In the eyes of some rival evaluators, the Orioles have been overachievers the past six years. With a win-loss record of 66 games over .500 in that span, Baltimore has reached the playoffs three times, despite inhabiting the same division as the Yankees and Red Sox, which is why those evaluators tend to give the Orioles the benefit of the doubt.
“They exceed your expectations most of the time,” said an official. “They figure something out.”
Ingenuity is needed now more than ever in Baltimore, because of stark roster shortages and a mass of contract quandaries. In discussions early this offseason, the Orioles have signaled to other teams that they will have to move some money -- and, specifically, they are prepared to listen to offers for the more expensive pieces from their group of relievers, including closer Zach Britton. It might be that, given the timing of this urgency, they can’t necessarily expect a lot in return.
The Orioles probably could’ve gotten a big haul for Britton if they had moved him in the summer of 2016, and there was measured trade interest this past July, after he was hurt early in 2017. Now the left-hander needs just a year to reach free agency, and after he goes through his last round of arbitration, he’ll probably have a salary of something in the neighborhood of $14 million to $15 million.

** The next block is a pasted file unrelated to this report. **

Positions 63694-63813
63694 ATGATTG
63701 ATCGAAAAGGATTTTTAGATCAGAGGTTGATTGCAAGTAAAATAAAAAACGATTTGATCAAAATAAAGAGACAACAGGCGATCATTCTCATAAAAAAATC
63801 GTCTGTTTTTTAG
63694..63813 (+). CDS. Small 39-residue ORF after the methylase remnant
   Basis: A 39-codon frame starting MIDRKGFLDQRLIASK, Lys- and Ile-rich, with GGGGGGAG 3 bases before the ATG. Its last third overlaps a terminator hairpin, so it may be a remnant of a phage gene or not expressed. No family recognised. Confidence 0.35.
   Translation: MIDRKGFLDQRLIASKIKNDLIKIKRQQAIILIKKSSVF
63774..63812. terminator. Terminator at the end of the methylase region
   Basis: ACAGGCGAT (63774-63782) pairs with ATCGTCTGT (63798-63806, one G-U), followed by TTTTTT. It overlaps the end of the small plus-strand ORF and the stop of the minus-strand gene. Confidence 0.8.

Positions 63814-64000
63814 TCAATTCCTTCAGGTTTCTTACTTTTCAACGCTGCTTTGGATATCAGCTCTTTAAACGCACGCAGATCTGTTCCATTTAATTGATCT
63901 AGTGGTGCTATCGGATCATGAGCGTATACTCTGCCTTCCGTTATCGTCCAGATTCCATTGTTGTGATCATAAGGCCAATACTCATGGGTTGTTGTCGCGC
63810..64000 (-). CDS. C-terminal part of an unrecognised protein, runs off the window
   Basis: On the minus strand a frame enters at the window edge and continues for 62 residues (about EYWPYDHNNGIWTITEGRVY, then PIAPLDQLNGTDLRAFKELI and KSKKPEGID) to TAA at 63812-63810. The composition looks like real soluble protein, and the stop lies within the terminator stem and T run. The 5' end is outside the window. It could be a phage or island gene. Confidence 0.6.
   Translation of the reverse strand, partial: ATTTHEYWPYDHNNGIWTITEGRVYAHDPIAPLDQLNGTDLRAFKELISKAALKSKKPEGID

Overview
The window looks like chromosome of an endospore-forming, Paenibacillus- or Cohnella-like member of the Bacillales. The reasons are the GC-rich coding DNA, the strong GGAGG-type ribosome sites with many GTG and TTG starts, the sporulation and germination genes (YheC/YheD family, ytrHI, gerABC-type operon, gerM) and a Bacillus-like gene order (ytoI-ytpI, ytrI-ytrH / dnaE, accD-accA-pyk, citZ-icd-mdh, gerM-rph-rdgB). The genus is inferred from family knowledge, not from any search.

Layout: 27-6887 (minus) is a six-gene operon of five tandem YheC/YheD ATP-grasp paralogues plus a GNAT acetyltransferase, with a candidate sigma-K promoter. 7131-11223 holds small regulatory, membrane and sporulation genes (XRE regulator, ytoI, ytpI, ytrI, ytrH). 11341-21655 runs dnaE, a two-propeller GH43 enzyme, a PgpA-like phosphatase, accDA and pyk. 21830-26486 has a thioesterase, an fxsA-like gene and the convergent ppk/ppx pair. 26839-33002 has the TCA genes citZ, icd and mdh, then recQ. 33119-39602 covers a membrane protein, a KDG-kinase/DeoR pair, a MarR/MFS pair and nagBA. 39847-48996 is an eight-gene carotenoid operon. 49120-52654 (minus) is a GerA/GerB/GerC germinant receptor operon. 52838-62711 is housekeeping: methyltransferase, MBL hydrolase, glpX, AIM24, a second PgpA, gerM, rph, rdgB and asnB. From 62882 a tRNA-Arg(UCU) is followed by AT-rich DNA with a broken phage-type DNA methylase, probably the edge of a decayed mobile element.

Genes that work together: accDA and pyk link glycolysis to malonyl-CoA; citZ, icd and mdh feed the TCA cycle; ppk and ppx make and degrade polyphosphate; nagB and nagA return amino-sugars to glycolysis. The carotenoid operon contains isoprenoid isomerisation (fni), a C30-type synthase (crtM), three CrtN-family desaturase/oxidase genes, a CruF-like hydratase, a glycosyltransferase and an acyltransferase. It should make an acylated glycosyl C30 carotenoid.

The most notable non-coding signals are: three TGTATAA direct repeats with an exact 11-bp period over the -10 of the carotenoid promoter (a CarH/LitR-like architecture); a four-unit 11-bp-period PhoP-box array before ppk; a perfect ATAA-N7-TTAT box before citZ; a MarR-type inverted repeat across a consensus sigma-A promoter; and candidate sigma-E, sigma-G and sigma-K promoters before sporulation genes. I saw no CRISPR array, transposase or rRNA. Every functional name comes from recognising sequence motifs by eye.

The Orioles believe that Britton is fully recovered from his arm trouble and that he’ll wholly regain the command that sometimes eluded him in the last two months of the 2017 regular season. But between Britton’s impending free agency, recent medical history and high salary, Baltimore probably can’t expect to get a big piece in return for the lefty who had one of the greatest seasons ever for a reliever in 2016.
The calendar works against the Britton’s market value, as well: Relievers have almost always had better trade value in July than in the winter, because teams feel a heightened sense of urgency to add one or two more finishing pieces to bullpens.
Kansas City was in a similar situation with Wade Davis last winter. Davis pitched effectively in 2016 but had some arm trouble, and Davis locked into a $10 million salary for 2017 with just one season remaining before free agency. The Royals flipped him to the Cubs for outfielder Jorge Soler -- something of a gamble.
“You could see what the Royals were thinking,” said one NL official. “There was a chance they might hit big with Soler, for a year of Davis.”
That deal for the 25-year-old Soler didn’t pan out in his first season with the Royals, as he batted .144 with a .503 OPS in 35 games for Kansas City. And the Orioles probably aren’t going to get a can’t-miss player for Britton, either. If the offers aren’t suitable, Baltimore could just keep Britton for at least the start of the 2018 season; if the Orioles fall out of the race, they could swap him under more favorable trade conditions in the middle of next summer.
But the Orioles have a desperate need for payroll flexibility right now, with only two experienced starting pitchers under contract -- Kevin Gausman and Dylan Bundy. Baltimore has been linked in media speculation to a number of free-agent starting pitchers but probably isn’t in a position yet to bid competitively on the top two tiers of free agents because of other obligations. Adam Jones will make $17.3 million next year, Mark Trumbo $12.5 million and Chris Davis $23 million; and through arbitration, third baseman Manny Machado, second baseman Jonathan Schoop and reliever Brad Brach will all get big raises. Darren O'Day is in line to make $9 million in each of the next two seasons.